LJWorld.com weblogs Heard on the Hill
KU's first female regent and her microbiologist granddaughter
We started off yesterday with a bit of history, so why not stick with that pattern today?
The Wichita Eagle this past weekend told the story of Cora Downs, who in 1881 became the first woman on the KU Board of Regents. (In those days, according to this article on the same subject over at KU History, each state university had its own Board of Regents.)
Downs, a teacher and journalist from Wyandotte, was nominated by Gov. John St. John. (In addition to a terrific name and ahead-of-his-time views on women's rights, St. John boasted an absolutely ferocious mustache, which you can see at that KU History link.)
St. John wrote to Downs that he felt that if women were educated at state universities, then women ought to help govern them, too. But she did not stay on after St. John lost his re-election bid a year later to George Glick. Glick, whose views don't hold up quite so well 130 years later, didn't believe that women were "as competent to manage the business of these institutions."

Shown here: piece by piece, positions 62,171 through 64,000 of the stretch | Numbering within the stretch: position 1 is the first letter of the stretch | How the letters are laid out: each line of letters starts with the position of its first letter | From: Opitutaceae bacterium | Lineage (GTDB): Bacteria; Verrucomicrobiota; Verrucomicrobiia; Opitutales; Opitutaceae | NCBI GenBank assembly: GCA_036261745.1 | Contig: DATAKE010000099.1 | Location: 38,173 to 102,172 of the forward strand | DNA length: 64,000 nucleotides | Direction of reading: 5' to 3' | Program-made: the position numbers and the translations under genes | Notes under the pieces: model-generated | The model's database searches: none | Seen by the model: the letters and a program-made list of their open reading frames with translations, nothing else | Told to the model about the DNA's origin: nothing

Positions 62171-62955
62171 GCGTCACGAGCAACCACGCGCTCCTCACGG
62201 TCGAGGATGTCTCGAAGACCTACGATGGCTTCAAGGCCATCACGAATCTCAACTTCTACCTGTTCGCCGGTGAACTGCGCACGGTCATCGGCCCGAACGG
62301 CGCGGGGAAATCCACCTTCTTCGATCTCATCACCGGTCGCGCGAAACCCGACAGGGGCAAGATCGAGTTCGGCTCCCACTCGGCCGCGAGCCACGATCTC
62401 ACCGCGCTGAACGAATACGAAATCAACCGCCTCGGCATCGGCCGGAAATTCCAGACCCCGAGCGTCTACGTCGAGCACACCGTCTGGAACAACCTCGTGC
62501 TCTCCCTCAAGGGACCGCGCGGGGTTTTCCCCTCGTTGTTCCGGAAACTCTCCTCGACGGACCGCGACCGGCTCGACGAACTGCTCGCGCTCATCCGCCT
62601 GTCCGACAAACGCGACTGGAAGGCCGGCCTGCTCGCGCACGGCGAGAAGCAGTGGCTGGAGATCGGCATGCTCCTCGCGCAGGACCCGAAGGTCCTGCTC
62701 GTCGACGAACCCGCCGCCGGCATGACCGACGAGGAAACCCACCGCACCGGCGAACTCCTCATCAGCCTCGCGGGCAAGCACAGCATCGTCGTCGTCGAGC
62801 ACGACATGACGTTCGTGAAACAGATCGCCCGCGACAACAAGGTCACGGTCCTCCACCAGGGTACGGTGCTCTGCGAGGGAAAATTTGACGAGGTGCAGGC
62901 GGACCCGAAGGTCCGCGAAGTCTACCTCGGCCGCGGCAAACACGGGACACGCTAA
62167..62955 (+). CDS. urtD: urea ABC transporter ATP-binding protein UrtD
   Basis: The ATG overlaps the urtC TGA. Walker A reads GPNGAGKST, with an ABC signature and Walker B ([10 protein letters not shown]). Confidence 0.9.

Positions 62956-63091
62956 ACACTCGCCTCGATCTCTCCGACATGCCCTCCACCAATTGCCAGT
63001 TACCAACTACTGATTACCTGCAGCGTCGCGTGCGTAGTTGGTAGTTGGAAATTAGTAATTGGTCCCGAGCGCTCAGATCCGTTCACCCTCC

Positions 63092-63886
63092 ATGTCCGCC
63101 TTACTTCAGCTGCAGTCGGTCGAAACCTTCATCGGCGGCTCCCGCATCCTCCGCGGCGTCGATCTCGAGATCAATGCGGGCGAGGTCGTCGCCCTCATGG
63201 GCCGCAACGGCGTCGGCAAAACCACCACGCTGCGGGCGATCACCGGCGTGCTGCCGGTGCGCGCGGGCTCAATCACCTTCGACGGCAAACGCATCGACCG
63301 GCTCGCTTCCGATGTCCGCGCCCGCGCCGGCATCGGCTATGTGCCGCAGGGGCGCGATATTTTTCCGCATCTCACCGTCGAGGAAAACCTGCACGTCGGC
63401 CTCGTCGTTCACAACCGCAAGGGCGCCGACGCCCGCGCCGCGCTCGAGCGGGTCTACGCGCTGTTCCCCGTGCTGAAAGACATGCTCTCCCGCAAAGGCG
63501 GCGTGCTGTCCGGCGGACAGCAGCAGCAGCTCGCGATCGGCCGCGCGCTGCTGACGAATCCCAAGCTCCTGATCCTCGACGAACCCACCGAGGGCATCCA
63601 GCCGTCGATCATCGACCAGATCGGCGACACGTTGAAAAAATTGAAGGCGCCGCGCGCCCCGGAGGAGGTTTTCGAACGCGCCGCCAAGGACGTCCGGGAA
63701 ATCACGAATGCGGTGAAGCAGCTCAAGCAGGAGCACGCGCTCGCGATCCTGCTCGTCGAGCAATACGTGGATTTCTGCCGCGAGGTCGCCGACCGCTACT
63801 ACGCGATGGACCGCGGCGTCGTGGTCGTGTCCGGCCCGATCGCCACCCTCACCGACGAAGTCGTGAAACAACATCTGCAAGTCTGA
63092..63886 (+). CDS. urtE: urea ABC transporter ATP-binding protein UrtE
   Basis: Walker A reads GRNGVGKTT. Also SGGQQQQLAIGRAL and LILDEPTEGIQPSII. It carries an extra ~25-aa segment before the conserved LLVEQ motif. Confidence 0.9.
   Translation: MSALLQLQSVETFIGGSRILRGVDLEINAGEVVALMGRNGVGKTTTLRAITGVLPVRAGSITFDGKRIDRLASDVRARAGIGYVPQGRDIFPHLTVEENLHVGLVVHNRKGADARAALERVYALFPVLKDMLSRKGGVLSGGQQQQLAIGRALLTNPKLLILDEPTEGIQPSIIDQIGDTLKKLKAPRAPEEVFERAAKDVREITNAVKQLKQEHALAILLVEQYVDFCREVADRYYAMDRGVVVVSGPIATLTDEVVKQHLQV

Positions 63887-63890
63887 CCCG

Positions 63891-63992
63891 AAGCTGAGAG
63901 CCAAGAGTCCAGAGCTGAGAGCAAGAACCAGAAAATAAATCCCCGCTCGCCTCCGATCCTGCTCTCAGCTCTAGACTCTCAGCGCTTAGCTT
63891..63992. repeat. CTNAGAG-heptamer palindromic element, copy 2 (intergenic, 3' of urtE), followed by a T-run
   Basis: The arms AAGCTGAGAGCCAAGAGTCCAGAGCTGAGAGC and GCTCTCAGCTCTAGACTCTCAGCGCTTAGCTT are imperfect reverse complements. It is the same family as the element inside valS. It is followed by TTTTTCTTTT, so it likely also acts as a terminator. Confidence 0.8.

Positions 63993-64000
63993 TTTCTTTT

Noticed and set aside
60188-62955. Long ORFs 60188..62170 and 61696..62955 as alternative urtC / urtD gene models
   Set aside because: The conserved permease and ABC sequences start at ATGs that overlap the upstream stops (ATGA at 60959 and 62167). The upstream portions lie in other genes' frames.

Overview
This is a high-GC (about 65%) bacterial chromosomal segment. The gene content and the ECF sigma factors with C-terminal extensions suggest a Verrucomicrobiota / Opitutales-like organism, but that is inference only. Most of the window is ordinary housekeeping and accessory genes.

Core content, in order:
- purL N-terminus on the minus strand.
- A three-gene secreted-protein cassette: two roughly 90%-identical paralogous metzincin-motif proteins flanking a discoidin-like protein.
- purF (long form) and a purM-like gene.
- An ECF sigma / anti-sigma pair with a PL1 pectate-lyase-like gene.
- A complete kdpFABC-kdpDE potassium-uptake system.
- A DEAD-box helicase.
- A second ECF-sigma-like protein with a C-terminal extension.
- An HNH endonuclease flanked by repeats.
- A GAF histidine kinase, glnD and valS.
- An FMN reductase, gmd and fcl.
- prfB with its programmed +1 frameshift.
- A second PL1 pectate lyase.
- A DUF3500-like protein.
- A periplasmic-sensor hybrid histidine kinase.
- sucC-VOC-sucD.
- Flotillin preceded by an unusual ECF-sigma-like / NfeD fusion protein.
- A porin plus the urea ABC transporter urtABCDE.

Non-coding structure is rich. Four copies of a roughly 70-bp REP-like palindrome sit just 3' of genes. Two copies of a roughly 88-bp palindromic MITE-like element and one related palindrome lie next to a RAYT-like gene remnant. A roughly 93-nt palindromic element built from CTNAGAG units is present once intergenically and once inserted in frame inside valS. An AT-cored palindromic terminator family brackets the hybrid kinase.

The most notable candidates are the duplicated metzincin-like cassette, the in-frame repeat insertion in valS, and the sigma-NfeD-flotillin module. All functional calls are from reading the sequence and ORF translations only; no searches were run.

But the story doesn't end there: Downs' granddaughter, also named Cora Downs, ultimately earned a doctorate from KU and became a professor of microbiology there. She is now a member of the KU Women's Hall of Fame.
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